This Is How Likely It Is That You've Actually Had COVID, Study Says
New research is showing the prevalence of prior coronavirus infections in the U.S.
The coronavirus can appear in different ways, through a wide variety of symptoms or even no symptoms at all. This can make it hard to know if you've already had COVID without realizing it. Many hope that they have experienced an asymptomatic case, leaving them with antibodies that might help protect them from future infection. Unfortunately, that hope may be far-fetched. In fact, one new study has found that it is actually not likely that you've already had COVID. Read on to find out what percentage of people have really contracted the virus, and for some of the signs of a past coronavirus infection, discover The Longest Lasting COVID Symptoms You Need to Know About.
The new study, published in The Lancet journal on Sept. 25, found that fewer than 1 in 10 Americans showed signs of a prior coronavirus infection as of late July, indicating that the "vast majority" are still vulnerable to a coronavirus infection.
Observing around 28,500 patients being treated for dialysis around the country, the researchers searched for the prevalence of coronavirus antibodies to indicate how many people had prior signs of the virus. Antibodies are typically generated in the bodies of those infected as a response to any infection, including the coronavirus.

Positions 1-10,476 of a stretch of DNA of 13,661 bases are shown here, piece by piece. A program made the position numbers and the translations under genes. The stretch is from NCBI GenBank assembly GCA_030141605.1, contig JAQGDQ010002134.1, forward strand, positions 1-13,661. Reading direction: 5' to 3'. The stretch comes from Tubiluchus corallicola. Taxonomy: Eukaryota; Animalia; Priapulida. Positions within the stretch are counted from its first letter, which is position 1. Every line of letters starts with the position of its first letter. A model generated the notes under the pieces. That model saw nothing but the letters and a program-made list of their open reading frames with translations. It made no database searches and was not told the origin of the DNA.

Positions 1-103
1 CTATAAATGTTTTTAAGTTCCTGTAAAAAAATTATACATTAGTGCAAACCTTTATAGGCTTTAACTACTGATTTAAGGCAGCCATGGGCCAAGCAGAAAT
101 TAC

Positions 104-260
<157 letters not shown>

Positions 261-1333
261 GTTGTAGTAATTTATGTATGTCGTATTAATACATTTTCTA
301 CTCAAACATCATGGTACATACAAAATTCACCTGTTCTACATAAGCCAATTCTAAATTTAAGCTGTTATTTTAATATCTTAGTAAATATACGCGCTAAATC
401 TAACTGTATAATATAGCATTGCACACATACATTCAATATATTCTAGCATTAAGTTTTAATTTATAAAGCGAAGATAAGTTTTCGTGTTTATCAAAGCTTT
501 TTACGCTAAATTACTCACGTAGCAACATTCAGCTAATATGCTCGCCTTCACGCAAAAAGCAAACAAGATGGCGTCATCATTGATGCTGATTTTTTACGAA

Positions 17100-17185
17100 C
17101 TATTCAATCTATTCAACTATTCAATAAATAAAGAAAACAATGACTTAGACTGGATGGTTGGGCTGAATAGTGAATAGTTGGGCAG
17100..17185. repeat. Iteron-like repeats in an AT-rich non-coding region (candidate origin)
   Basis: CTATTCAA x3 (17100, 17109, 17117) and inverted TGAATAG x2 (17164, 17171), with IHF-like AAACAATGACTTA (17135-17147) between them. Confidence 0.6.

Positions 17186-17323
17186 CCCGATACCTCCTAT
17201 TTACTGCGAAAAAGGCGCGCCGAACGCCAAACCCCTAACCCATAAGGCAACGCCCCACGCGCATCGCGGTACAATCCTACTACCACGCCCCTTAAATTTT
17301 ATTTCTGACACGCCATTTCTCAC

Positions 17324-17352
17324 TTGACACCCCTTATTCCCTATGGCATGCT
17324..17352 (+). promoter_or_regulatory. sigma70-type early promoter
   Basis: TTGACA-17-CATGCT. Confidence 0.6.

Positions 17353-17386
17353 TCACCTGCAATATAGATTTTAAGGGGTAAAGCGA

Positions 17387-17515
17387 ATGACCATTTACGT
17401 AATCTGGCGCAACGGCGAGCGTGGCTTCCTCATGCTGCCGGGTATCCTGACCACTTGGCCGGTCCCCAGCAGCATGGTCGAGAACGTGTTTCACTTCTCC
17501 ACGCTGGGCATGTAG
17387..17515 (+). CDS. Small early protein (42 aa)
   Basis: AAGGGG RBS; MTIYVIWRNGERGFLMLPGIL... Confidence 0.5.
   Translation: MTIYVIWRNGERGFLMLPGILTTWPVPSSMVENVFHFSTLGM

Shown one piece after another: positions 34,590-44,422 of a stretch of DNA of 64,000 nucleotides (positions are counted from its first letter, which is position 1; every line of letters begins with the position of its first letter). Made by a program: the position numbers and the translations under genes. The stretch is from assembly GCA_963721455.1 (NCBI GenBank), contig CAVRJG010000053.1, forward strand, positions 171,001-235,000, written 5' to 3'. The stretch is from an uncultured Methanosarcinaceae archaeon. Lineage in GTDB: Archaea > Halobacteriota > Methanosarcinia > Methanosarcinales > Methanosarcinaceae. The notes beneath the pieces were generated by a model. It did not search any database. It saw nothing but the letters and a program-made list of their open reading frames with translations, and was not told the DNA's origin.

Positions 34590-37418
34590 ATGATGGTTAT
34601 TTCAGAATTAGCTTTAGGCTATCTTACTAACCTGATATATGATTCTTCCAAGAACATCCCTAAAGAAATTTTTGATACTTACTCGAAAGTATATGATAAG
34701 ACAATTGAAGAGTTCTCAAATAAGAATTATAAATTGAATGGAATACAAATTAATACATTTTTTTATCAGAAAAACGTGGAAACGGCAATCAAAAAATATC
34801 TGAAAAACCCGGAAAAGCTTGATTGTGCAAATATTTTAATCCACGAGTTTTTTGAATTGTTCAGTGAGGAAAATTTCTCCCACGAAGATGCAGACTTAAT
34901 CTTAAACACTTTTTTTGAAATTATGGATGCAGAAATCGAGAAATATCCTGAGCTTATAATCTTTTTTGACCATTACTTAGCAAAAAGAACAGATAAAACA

And the researchers' findings are in line with an as-yet-to-be-released study the Centers for Disease Control and Prevention (CDC) is currently working on, according to CDC director Robert Redfield.
"The preliminary results in the first round [of the unreleased study] show that a majority of our nation, more than 90 percent of the population, remains susceptible," Redfield said at a Senate hearing hosted by the Committee on Health, Education, Labor and Pensions on Sept. 23. "A majority of Americans are still susceptible."
This means that even though more than seven million cases have already been reported in the country, most Americans have yet to have the virus—despite the fact that it was assumed many cases had gone unreported because of the high level of virus spread in the summer.
This finding isn't just concerning because it means that most Americans can still get infected with the virus. It also reflects that herd immunity as a means of stopping the coronavirus may be unlikely anytime soon. After all, herd immunity can only be reached when enough of the population has developed some kind of protection against the virus to stop it from spreading as easily.
"If we're measuring herd immunity by antibodies, then this study does not support that there is herd immunity," Shuchi Anand, co-author of the study and a nephrologist at Stanford University, told CNBC.
The study found that only 8 percent of the dialysis patients had coronavirus antibodies. When adjusting for the general population, Anand said that it would rise to around 9 percent. To be fair, some scientists have called into question the researchers' generalization of infection prevalence within the general population through studying dialysis patients.
"It's a huge leap from dialysis to general adults," Eli Rosenberg, an epidemiologist at the State University of New York at Albany, who was not part of the study, told CNBC. He also explained that dialysis patients have an underlying condition that may make them more susceptible to infection. And for more research on prior infection, You Might Have Had COVID If You Had This Symptom in December, Study Finds.